Super Bowl reinforces Frazier's focus

Vikings defensive coordinator Leslie Frazier singled out his biggest area for improvement by the defense in 2009. The Super Bowl and a look at the Vikings' statistics from the last three seasons reinforce his line of thinking. See what he had to say and the numbers to support it inside.

When Pittsburgh Steelers linebacker James Harrison intercepted a Kurt Warner pass at the goal line and returned it 100 yards for a touchdown with no time remaining in the first half of Super Bowl XLIII, many viewed it as a game-changing play.

At the time, the Steelers were ahead 10-7 and it looked like the Cardinals would at least get a field goal, if not a touchdown, on the last play of the first half. Harrison's incredible return may have been the difference between a Cardinals upset and the Steelers getting their sixth Super Bowl title with a 27-23 win.

In the process, former Vikings defensive coordinator Mike Tomlin became the second African-American coach to win a Super Bowl, joining another former Vikings defensive coordinator in Tony Dungy, and became the youngest head coach to win a Super Bowl.

Two weeks earlier in Mobile, Ala., current Vikings defense coordinator Leslie Frazier, who took over for Tomlin in 2007 when the latter became head coach of the Steelers, was identifying the top area of improvement he'd like to see from his defense in 2009. His conclusion: scoring on defense.

"It's hard to put my finger on one thing, but I'd like to be able to score more on defense," Frazier told Viking Update. "We had been doing that well at one point and kind of fell off a little bit. This year, I'd like to be able to score more and continue to get more turnovers to put our offense on a short field. I'd like to be the No. 1 team in the league in turnovers on defense. If we can do that, it would make our defense better, make our team better. That to me is a big thing, just being more of a team that gets turnovers and score off of those turnovers and set up scores."

Previously, Vikings coach Brad Childress has cited statistics such as these: When a team has no turnovers, they win 80 percent of the time; or, when there is a turnover, the average starting field position is within one yard of midfield.

During the 2008 regular season, the Vikings finished with a minus-6 turnover ratio. They had 25 takeaways, 13 of which resulted in 75 points for the Vikings. But they turned the ball over 31 times, 15 of which resulted in 85 points for their opponents.

During their 26-14 loss to the Eagles, the Vikings had two turnovers (a fumble and an interception) that resulted in 10 points for Philadelphia. The Vikings didn't score any points off of their two playoff takeaways.

Still, Frazier wasn't disappointed with his players. In fact, he complimented them for overcoming adversity. Throughout the season, they dealt with the loss of E.J. Henderson for the final 12 games because of dislocated toes, the loss of Pat Williams for the final three games with a shoulder injury, saw Jared Allen play through the pain of a shoulder separation and sprained knee, and had the potential suspensions of Pat and Kevin Williams looming over them for much of the season.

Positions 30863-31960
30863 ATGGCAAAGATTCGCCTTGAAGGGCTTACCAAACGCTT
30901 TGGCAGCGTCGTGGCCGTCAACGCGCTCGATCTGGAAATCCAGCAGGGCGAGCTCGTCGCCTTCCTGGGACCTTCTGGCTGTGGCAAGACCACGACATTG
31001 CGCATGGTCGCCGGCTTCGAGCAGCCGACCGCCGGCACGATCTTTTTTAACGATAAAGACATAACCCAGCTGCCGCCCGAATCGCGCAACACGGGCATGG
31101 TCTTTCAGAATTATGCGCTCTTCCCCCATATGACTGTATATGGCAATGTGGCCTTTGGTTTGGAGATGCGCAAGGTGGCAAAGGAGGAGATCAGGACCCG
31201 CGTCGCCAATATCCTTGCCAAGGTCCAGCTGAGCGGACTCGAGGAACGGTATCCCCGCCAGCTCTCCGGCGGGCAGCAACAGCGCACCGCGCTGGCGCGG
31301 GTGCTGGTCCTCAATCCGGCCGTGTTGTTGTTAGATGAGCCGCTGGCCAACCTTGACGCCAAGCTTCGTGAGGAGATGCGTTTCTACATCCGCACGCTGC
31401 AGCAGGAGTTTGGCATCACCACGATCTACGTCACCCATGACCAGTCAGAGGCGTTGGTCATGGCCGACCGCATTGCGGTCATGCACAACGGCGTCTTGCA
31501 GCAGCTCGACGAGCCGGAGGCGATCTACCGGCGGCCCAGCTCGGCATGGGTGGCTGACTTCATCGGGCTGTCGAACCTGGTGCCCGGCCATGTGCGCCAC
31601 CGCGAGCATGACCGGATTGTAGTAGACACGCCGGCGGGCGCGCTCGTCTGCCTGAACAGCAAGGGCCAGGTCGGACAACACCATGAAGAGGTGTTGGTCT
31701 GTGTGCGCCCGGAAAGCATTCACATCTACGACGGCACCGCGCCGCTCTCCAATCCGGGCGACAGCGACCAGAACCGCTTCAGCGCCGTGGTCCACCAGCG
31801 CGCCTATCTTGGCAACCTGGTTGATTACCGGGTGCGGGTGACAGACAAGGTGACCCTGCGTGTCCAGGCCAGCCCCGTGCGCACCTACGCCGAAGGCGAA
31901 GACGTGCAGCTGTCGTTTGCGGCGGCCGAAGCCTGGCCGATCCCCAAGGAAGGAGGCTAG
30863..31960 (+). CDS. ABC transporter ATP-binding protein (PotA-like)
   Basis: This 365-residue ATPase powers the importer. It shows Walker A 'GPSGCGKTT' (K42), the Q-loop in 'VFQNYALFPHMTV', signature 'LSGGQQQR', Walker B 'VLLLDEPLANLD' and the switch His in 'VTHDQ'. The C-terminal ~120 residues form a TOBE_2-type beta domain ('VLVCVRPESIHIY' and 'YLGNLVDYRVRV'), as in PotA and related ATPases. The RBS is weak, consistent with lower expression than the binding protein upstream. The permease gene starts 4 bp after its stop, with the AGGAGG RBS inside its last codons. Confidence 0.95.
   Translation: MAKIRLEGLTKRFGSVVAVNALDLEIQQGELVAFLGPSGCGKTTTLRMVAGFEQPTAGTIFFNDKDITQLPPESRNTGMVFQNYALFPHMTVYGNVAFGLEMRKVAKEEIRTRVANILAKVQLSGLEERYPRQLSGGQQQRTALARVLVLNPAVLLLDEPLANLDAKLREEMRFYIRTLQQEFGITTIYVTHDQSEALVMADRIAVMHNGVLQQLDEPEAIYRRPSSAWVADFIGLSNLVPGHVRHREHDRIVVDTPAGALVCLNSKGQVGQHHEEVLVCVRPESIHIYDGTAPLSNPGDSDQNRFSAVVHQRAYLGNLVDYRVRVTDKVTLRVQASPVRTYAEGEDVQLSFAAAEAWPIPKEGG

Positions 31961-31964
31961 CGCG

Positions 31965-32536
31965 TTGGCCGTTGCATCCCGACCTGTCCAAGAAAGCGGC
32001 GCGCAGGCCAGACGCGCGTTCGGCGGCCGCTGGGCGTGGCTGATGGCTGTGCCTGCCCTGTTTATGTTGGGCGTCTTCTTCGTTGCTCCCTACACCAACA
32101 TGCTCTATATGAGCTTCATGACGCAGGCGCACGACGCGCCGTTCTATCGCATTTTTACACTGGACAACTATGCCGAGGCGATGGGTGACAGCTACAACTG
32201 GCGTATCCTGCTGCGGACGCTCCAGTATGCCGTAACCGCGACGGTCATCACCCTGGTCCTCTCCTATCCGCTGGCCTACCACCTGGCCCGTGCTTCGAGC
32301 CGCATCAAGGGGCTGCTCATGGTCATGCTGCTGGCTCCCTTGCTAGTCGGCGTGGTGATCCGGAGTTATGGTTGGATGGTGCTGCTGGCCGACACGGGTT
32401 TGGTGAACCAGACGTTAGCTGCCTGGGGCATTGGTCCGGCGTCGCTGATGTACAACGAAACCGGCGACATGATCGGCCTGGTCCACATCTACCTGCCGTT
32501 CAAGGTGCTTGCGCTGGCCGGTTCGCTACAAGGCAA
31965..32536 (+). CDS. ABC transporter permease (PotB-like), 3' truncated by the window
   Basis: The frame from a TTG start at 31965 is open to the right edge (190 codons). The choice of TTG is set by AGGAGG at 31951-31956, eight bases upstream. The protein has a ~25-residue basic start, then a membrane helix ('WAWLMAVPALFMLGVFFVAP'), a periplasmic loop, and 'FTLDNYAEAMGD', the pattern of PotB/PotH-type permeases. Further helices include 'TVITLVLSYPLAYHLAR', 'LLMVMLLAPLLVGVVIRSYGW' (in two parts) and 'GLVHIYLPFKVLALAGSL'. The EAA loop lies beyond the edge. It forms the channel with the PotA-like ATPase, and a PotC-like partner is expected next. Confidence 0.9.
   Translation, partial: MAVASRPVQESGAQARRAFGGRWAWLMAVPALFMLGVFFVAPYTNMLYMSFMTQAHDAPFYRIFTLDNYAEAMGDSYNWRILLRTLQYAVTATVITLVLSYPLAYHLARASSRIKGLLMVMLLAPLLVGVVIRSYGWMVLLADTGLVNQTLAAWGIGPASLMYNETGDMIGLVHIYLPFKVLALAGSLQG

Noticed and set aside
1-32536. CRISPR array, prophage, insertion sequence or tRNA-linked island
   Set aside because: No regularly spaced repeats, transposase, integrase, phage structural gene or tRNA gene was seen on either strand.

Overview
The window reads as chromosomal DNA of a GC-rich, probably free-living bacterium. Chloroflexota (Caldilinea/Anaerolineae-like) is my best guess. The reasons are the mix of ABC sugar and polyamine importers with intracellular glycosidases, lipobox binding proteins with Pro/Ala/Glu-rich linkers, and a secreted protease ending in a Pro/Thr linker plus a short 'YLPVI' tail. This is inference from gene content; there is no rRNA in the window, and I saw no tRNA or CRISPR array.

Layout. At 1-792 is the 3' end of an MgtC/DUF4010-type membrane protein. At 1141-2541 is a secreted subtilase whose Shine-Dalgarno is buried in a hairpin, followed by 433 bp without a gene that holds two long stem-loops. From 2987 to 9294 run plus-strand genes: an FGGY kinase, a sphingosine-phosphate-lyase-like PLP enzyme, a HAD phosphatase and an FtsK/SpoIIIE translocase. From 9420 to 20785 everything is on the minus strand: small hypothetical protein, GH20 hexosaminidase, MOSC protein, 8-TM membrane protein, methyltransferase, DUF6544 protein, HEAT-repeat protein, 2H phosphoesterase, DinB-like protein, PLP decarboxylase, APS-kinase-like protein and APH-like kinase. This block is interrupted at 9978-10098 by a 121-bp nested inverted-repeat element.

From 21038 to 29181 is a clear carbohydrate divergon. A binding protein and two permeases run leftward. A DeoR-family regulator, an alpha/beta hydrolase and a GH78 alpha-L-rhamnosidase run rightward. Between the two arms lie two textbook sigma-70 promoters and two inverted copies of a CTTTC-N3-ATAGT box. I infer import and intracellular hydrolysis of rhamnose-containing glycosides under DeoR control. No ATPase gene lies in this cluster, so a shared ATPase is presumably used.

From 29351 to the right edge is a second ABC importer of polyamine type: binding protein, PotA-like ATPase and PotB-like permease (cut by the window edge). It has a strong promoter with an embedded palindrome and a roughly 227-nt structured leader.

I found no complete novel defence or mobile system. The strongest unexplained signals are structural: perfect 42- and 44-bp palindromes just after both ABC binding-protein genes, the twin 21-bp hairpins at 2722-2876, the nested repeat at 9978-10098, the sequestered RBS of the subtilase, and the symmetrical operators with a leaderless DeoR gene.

"When you sit back and look at our system, our scheme, from this past season, we did a lot of good things. To overcome so much adversity over the course of the year, it just makes me so proud of those guys, just fighting through some of the things that happened," Frazier said.

The addition of Allen certainly had to help. The Pro Bowl defensive end led the team with 14.5 sacks despite his injuries, and the defense as a whole continued to increase its sack total during the Childress era that has featured the Tampa-2 defense. In 2006, they had 30 sacks, which increased to 38 in 2007 and 45 in 2008.

One might surmise that an increase in sacks, and therefore pressure, might increase the team's ability to create turnovers. While the opponent fumbles have increased from 25 in 2006 to 37 in 2007 and a then a slight reduction to 34 in 2008, the recovered fumbles have actually decreased from 15 to 16 to 13. Interceptions have taken the biggest hit, from 21 in 2006 to 15 in 2007 to 12 last year.

But there is a reason Frazier singled out scoring as a top area for improvement.

In 2006, the Vikings had seven touchdowns by returns (which included special-teams activities). Three of those were off interceptions. In 2007, that increased to nine touchdown returns, with six of them off interceptions. In 2008, the Vikings had four returns for touchdowns, but only two of them came on defense and none of them were off of interceptions. "It's a lot of things, but turnovers, it sometimes happens when you can get leads on people and you make the fourth quarter more what you want it to be," Frazier said. "When you play so many close games, it's a combination of things when it comes to turnovers. But I'm hoping that next year it will be a little bit better for us."

So is Childress.

"As I tell you again and again, turnovers is the No. 1 statistic in football," Childress said during the season.

And now turnovers that result in points are No. 1 on the Vikings' defensive wish list for 2009.


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